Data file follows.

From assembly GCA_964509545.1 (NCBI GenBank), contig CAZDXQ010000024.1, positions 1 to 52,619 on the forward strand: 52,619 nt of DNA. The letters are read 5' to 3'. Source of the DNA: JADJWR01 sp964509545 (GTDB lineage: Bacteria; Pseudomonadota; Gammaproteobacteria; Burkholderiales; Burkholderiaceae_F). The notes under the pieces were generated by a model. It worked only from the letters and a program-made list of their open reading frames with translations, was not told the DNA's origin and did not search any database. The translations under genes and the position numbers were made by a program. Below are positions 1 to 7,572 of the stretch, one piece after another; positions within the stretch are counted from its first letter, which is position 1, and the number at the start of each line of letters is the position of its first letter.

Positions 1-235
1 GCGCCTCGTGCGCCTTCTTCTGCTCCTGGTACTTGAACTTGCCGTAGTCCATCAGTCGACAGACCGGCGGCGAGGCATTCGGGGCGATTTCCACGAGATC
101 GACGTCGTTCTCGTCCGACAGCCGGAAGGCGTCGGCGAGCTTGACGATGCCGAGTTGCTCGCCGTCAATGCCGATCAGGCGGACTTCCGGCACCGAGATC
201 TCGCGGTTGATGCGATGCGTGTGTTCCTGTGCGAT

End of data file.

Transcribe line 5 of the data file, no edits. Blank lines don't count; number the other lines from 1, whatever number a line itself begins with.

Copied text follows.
201 TCGCGGTTGATGCGATGCGTGTGTTCCTGTGCGAT